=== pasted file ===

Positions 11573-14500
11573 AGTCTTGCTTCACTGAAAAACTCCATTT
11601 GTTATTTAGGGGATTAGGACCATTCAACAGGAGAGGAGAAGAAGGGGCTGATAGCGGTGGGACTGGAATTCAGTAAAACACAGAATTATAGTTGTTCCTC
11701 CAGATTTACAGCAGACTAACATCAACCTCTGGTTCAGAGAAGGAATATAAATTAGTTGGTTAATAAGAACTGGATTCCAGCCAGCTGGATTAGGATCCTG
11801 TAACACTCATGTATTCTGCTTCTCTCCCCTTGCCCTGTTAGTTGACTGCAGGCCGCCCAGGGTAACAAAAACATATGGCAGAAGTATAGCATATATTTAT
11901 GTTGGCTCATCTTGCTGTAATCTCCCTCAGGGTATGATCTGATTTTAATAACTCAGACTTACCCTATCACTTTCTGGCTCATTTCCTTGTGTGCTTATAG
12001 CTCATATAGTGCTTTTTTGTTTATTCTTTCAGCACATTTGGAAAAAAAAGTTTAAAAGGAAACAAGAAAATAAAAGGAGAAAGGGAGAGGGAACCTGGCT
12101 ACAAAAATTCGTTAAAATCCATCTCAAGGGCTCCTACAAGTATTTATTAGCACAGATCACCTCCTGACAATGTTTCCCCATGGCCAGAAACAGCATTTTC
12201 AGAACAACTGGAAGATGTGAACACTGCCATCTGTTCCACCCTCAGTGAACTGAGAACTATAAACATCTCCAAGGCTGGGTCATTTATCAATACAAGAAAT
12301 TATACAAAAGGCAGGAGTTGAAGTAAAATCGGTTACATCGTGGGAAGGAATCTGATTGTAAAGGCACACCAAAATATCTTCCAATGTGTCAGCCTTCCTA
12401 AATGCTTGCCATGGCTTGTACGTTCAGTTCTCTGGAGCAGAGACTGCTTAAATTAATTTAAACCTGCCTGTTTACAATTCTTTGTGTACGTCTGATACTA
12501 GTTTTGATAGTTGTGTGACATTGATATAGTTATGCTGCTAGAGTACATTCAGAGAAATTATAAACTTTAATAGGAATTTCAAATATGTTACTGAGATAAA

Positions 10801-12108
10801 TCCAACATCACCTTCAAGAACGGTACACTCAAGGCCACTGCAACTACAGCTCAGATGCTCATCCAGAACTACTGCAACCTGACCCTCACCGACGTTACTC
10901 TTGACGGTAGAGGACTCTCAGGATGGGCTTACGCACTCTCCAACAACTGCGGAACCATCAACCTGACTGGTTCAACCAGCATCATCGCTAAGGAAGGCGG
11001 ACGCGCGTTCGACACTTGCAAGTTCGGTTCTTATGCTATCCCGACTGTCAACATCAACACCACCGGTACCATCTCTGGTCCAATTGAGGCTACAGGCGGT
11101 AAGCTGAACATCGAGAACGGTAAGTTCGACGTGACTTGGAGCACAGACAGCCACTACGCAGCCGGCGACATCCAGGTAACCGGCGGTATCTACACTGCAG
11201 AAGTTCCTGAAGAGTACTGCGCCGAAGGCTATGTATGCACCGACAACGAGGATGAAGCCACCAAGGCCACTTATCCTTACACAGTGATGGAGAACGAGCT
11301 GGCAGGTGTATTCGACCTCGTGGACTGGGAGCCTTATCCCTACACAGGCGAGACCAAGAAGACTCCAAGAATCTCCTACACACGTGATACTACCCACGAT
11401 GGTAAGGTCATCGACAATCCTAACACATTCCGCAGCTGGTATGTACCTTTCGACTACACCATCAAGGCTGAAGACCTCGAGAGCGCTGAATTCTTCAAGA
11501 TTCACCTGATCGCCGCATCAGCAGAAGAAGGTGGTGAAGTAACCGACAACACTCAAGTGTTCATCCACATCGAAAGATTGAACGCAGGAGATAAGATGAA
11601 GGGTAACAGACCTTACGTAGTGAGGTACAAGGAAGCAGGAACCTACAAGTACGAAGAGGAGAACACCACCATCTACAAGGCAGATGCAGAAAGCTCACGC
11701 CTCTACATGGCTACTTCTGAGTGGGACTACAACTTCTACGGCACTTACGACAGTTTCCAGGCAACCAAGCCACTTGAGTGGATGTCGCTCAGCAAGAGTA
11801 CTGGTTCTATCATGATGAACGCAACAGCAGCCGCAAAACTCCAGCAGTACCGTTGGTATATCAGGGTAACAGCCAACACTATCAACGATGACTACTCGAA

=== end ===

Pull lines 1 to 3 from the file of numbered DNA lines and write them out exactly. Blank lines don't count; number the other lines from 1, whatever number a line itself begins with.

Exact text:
Positions 11573-14500
11573 AGTCTTGCTTCACTGAAAAACTCCATTT
11601 GTTATTTAGGGGATTAGGACCATTCAACAGGAGAGGAGAAGAAGGGGCTGATAGCGGTGGGACTGGAATTCAGTAAAACACAGAATTATAGTTGTTCCTC